Self-will will be wonderfully broken, for there are far stronger forces that determine a man's life than his own wishes and will. We are like swimmers in the surf of the Indian Ocean, powerless against the battering of the wave which pitches us, for all our science, and for all our muscle, where it will. Call it environment, call it fate, call it circumstances, call it providence, call it God -- there is something outside of us bigger than we are, and the man who begins life, thinking 'Thus I will, thus I command, let my determination stand instead of all other reason'; has to say at last, 'I could not do what I wanted. I had to be content to do what I could.' Thus our self-will gets largely broken down; and patient acceptance of the inevitable comes to be the wisdom and peace of the old man.
And, last of all, the picture shows us an irresistible approximation to an unwelcome goal: 'Another shall carry thee whither thou wouldest not.'
Life to the old seems to you to be so empty and ashen grey that you wonder they care to live. But life to them, for all its disappointments, its weariness, its foiled efforts, its vanished hopes, its departed companions, is yet life, and most of them cling to it like a miser to his gold. But yet, like a man sucked into Niagara above the falls, they are borne on the irresistible, smooth flood, nearer and nearer to the edge of the rock, and they hear the mighty sound in their ears long before they reach the place where the plunge is to be taken from sunshine into darkness and foam.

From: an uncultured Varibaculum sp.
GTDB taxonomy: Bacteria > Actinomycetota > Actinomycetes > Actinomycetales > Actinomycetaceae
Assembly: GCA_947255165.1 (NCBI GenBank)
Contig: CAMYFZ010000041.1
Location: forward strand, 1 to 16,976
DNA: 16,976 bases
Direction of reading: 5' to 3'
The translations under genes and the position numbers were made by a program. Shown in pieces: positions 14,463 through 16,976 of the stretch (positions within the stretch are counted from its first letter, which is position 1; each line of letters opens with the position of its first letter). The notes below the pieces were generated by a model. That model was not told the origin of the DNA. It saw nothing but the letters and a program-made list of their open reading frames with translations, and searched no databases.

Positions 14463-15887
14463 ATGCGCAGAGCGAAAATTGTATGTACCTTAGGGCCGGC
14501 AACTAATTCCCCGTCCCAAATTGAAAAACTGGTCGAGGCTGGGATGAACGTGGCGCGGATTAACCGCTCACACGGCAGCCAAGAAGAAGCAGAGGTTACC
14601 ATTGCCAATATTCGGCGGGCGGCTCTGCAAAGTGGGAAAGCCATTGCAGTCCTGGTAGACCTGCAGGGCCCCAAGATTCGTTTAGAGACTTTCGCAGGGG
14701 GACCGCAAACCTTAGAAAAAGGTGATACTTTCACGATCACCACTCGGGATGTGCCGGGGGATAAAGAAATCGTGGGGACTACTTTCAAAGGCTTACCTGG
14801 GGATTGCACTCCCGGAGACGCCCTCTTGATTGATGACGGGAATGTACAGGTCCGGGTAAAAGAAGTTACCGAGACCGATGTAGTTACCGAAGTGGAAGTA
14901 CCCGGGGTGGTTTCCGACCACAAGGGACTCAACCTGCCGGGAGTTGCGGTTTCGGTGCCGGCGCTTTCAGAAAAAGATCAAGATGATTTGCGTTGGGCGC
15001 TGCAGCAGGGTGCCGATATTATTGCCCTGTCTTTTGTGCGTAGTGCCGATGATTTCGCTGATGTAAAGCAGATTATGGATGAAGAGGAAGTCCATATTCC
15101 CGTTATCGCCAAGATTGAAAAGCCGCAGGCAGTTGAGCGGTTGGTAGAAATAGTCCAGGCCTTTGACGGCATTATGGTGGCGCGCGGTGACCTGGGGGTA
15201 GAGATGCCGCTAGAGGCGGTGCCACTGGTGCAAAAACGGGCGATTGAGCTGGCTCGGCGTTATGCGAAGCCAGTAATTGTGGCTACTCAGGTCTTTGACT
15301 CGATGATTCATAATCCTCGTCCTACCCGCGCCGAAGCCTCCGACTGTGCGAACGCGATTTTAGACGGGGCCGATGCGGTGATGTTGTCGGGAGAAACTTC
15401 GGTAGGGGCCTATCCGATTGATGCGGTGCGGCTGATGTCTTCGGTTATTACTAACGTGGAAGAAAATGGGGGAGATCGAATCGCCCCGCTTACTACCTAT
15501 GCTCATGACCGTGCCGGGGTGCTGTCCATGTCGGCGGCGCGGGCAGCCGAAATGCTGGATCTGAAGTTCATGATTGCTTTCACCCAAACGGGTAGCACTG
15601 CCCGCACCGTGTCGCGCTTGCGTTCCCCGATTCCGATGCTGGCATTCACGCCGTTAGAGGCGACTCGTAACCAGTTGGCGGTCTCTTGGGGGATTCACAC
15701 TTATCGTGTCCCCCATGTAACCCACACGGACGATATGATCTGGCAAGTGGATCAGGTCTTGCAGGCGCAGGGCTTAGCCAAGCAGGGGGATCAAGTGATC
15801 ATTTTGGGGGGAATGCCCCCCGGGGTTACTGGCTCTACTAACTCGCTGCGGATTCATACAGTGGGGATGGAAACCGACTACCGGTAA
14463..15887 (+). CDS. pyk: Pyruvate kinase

So 'when thou shalt be old' your fancy will be gone, your physical strength will be gone, your freshness will be gone, your faculty of hoping will work feebly and have little to work on; on earth your sense of power will be humbled, and yet you will not want to be borne to the place whither you must be borne.
Fancy two portraits, one of a little chubby boy in child's dress, with a round face and clustering curls and smooth cheeks and red lips, and another of an old man, with wearied eyes, and thin locks, and wrinkled cheeks, and a bowed frame. The difference between the two is but the symbol of the profounder differences that separate the two selves, which yet are the one self -- the impetuous, self-reliant, self-willed, hopeful, buoyant youth, and the weary, feeble, broken, old man. And that is what you will come to, if you live, as sure as I am speaking to you, and you are listening to me.